https://www.guru99.com/basis-path-testing.html

From the blog cs@worcester – Zac's Blog by zloureiro and used with permission of the author. All other rights reserved by the author.

Final Project pt.2

Zac Loureiro

My last final project blog left off with us having a connection established between Java rest api and a SQLite database. We accomplished this through use of Java imports that were available to us. The next step was finding out how to actually access our database with queries that are sent with our backend Java rest api. We started with a simple get method, in the rest api format it is a @GetMapping method. We were just trying to run a query to get all the ‘artists’ in our database, ‘artists’ being music artists is one of the tables in our database. The query in SQLite would be “select * from artists”. There are a series of methods available with the sql imports in Java to help execute this query using the backend. Here is a look at our complete method:

@GetMapping(“/artists”)

public ResponseEntity<Object> getAllArtists() throws SQLException {

   PreparedStatement statement = conn.prepareStatement(“select * from artists”);

   ResultSet rs = statement.executeQuery();

   ArrayList<Map<String, String>> results = new ArrayList<>();

   while (rs.next()) {

       Map<String, String> temp = new HashMap<>();

       temp.put(“ArtistId”, rs.getString(“ArtistId”));

       temp.put(“Name”, rs.getString(“Name”));

       results.add(temp);

   }

   return new ResponseEntity<>(results, HttpStatus.OK);

}

The line @GetMapping(“/artists”) establishes our path for the rest api. The lines PreparedStatement statement = conn.prepareStatement(“select * from artists”);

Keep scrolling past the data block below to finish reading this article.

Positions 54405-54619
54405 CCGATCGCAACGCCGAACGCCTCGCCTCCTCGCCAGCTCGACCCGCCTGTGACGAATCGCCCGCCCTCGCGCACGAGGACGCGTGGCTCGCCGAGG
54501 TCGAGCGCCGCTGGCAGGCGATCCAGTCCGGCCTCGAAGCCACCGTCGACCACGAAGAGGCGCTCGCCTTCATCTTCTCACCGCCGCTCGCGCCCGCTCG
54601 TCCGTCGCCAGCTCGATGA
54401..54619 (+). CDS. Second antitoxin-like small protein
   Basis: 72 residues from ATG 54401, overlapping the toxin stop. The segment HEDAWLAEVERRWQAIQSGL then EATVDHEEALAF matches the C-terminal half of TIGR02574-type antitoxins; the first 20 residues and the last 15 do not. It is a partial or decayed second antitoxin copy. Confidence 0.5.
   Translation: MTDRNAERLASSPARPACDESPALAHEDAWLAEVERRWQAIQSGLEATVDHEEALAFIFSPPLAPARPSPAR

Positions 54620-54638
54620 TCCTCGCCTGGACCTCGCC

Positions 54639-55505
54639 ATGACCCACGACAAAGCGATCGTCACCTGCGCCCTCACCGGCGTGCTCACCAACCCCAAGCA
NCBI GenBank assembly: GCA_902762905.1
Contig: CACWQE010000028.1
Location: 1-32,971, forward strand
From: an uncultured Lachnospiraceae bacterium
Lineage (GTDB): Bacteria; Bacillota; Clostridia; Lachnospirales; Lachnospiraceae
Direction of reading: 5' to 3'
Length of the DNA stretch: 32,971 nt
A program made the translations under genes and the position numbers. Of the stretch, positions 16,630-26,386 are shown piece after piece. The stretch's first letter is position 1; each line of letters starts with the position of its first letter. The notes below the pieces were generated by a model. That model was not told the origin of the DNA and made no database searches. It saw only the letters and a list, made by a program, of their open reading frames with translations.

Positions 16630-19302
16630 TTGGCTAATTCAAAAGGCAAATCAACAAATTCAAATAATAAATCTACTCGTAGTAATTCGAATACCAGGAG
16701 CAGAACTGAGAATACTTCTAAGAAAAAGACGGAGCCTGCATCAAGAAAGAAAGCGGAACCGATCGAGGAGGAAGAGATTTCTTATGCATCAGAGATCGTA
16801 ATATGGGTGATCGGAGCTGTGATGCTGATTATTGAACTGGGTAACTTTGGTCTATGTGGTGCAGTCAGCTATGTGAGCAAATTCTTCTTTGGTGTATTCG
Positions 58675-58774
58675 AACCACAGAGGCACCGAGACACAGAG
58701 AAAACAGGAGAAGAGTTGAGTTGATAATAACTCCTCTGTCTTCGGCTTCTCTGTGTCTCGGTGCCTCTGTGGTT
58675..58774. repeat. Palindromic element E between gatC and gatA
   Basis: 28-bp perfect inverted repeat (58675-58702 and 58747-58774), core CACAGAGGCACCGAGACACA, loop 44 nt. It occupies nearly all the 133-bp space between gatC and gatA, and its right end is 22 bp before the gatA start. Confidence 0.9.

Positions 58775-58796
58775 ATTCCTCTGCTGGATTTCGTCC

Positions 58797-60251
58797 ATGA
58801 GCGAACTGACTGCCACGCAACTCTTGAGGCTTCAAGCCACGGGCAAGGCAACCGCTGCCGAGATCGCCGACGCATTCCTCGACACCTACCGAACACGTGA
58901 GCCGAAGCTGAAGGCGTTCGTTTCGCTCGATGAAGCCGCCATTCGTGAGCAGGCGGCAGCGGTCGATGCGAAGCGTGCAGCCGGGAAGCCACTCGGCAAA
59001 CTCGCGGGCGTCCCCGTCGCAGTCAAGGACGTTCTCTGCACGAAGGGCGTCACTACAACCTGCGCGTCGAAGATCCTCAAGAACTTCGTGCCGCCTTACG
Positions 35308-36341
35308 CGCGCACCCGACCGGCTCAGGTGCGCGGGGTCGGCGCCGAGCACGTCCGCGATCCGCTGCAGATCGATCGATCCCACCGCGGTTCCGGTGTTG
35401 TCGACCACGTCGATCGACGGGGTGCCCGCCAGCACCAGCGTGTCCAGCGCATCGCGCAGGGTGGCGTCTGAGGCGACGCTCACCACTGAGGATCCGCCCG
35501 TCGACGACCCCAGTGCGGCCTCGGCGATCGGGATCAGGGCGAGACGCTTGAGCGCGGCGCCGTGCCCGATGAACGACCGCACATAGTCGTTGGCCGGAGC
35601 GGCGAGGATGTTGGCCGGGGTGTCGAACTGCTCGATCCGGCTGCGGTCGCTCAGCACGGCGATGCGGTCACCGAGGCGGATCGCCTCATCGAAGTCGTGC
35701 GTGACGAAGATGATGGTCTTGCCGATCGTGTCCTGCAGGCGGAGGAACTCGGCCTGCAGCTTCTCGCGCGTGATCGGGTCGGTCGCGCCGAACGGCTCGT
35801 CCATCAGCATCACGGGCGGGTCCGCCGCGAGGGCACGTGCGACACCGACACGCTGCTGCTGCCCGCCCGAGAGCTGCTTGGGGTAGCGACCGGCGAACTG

and

ResultSet rs = statement.executeQuery();

are available via the sql imports. The first of these two lines creates the query as a variable “statement” of type “PreparedStatement” within our connection. Then a variable “rs” of type “ResultSet” is set equal to “statement.executeQuery()”. This sets “rs” equal to the result of the query, which in this case is all the artists in the database. Then the data of the artists is loaded into an ArrayList of type Map<String, String> and returned. Returning an ArrayList of Maps is best for functionality when we got to working on our front end code. Since artists had two fields “ArtistId” and “Name”, which are both Strings, saved the data in a Map<String, String> so that both variables were easy to access. This way we could pinpoint any artist in the database when we began to search for specific artists. Our next task was to create methods that allowed our users to search for a specific artist by name. We needed to also add a post method to allow users to add an artist to our database.

From the blog cs@worcester – Zac&#039;s Blog by zloureiro and used with permission of the author. All other rights reserved by the author.

Final Project pt.1